Texas Voters Say Voting Machines Are Changing Their Ballot Choices For Senator

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Reports that some voting machines in Texas have changed some people's votes during early voting for November's midterm elections have sparked concern among voters in the state. But Texas' secretary of state has said the changed votes are due to user error and not problematic machines.

"It is important for all voters in the 82 Texas counties utilizing the Hart Intercivic eSlate [machines] to understand that the voting machines are not malfunctioning, nor are they arbitrarily 'switching' the choices of voters who cast a straight-party ballot," Texas Secretary of State Rolando Pablos said in a statement issued Saturday.

As early voting got underway in Texas this week, some voters reported that machines appeared to be changing their vote for Texas' next senator when they attempted to cast what's known as a straight-ticket ballot, meaning they voted for every candidate in one particular political party. According to The Houston Chronicle, voters claimed that voting machines had either flipped their straight-ticket choice for U.S. Senate or left that section blank.

For example, Democratic voters seeking to vote straight ticket reported finding the machine had marked them as voting for Republican incumbent Ted Cruz while Republican straight ticket voters claimed machines selected Democratic Rep. Beto O'Rourke on their ballots. In most cases, however, Texas' Secretary of State's office said machines were reported as having left the selection for U.S. Senate blank despite a voter voting straight ticket.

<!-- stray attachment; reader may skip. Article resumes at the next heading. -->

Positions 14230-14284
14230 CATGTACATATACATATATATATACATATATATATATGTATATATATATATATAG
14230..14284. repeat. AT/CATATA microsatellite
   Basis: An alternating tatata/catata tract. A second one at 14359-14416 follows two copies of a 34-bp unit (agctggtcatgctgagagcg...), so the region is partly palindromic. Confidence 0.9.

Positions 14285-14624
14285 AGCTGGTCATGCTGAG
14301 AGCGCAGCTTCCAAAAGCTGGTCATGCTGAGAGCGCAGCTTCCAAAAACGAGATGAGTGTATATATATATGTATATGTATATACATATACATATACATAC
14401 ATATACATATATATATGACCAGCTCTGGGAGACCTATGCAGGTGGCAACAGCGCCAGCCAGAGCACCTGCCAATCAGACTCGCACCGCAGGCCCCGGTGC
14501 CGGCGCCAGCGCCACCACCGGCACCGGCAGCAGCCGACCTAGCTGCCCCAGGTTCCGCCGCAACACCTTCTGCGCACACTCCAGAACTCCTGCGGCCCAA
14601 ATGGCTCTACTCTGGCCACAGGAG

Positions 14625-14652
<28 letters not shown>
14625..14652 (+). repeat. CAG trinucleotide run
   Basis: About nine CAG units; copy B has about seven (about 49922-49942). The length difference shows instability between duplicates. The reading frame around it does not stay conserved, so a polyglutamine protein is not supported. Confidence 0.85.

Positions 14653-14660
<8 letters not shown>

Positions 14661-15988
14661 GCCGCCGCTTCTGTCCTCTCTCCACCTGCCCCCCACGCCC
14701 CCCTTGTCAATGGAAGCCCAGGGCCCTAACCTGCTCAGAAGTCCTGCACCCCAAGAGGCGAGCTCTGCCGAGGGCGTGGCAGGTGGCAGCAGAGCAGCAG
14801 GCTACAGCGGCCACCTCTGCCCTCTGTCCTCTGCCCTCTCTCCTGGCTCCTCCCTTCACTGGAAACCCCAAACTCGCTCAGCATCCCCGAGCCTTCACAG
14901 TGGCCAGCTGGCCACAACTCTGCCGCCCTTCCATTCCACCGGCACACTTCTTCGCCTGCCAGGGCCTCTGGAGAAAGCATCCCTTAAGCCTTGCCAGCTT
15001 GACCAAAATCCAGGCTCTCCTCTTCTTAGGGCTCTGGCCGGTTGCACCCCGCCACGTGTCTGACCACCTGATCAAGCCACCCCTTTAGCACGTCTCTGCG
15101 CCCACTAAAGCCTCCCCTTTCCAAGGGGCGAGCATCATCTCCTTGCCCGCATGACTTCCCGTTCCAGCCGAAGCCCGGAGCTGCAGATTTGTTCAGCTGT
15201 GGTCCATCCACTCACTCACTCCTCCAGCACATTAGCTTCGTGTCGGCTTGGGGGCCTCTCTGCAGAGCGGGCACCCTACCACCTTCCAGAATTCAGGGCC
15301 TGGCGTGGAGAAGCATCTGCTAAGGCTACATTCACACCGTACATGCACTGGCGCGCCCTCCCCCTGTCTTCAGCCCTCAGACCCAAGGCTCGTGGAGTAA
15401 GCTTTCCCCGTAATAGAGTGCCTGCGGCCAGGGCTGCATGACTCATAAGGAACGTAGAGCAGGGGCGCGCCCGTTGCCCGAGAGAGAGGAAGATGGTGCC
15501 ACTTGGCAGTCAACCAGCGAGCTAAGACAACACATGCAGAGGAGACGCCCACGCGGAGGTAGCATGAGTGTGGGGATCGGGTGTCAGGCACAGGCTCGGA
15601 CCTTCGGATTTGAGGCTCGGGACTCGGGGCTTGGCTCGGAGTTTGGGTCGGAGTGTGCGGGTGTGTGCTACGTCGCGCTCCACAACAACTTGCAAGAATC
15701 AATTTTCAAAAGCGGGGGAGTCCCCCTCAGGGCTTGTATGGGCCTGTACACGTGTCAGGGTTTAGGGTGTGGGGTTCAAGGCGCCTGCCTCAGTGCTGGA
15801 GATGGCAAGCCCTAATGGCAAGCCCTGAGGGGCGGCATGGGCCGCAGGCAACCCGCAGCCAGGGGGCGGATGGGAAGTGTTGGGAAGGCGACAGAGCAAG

According to Pablos' office, no voter who reported having their ballot changed by the machine to the secretary of state’s office was unable to ultimately correct their ballot before voting. What's more, the Texas Secretary of State has said the reports don't constitute a problem with the state's voting system.

"After detailed examination and testing of the Hart Intercivic eSlate machines during the 2016 General Election, the Texas Secretary of State's office and local election officials determined this phenomenon is caused by a voter taking an action on the machine before it has finished rendering all the choices resulting from the voter's straight-party choice," Pablos' office said in a statement.

Hart Intercivic eSlate machines are used in 82 Texas counties, according to the Texas Secretary of State's office, which advised voters casting straight-ticket ballots on the machines to "wait at least 3-5 seconds for all choices to be rendered" and "carefully review" each choice listed on the machine's summary page.

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"Each eligible Texas voter heading to the polls during this final week of Early Voting and on Election Day can rest assured that their vote will be cast and counted exactly as they intended," Pablos said. "No one is more committed to ensuring the integrity of Texas' elections than the statewide and local officials who are responsible for administering those elections."

Pablos went on to ask Texans "to pass along this message" in an effort to "stop the rampant dissemination of misinformation," which he warned was "eroding trust in our election system."

The Senate race between Cruz and O'Rourke has cast the state, and its voting machines, into the national spotlight as the two candidates are locked in a tight battle.